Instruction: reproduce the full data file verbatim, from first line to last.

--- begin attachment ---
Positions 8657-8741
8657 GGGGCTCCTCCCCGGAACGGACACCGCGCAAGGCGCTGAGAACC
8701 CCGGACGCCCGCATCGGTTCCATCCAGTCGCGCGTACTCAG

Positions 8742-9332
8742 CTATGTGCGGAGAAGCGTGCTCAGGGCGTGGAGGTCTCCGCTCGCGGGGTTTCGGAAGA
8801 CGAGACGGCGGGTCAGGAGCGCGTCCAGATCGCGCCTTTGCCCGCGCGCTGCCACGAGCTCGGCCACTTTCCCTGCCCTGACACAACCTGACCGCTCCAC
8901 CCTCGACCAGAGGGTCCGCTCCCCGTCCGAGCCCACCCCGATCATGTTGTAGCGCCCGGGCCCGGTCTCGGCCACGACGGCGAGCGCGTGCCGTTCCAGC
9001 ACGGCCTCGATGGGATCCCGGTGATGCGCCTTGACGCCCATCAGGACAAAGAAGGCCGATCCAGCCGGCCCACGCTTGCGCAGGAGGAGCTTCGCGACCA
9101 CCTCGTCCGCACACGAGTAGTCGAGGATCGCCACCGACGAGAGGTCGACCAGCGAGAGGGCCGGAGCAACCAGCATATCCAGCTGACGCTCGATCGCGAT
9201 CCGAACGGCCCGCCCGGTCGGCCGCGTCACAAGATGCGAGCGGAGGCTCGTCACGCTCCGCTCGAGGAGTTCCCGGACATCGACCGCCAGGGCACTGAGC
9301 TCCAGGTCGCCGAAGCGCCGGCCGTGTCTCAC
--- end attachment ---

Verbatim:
Positions 8657-8741
8657 GGGGCTCCTCCCCGGAACGGACACCGCGCAAGGCGCTGAGAACC
8701 CCGGACGCCCGCATCGGTTCCATCCAGTCGCGCGTACTCAG

Positions 8742-9332
8742 CTATGTGCGGAGAAGCGTGCTCAGGGCGTGGAGGTCTCCGCTCGCGGGGTTTCGGAAGA
8801 CGAGACGGCGGGTCAGGAGCGCGTCCAGATCGCGCCTTTGCCCGCGCGCTGCCACGAGCTCGGCCACTTTCCCTGCCCTGACACAACCTGACCGCTCCAC
8901 CCTCGACCAGAGGGTCCGCTCCCCGTCCGAGCCCACCCCGATCATGTTGTAGCGCCCGGGCCCGGTCTCGGCCACGACGGCGAGCGCGTGCCGTTCCAGC
9001 ACGGCCTCGATGGGATCCCGGTGATGCGCCTTGACGCCCATCAGGACAAAGAAGGCCGATCCAGCCGGCCCACGCTTGCGCAGGAGGAGCTTCGCGACCA
9101 CCTCGTCCGCACACGAGTAGTCGAGGATCGCCACCGACGAGAGGTCGACCAGCGAGAGGGCCGGAGCAACCAGCATATCCAGCTGACGCTCGATCGCGAT
9201 CCGAACGGCCCGCCCGGTCGGCCGCGTCACAAGATGCGAGCGGAGGCTCGTCACGCTCCGCTCGAGGAGTTCCCGGACATCGACCGCCAGGGCACTGAGC
9301 TCCAGGTCGCCGAAGCGCCGGCCGTGTCTCAC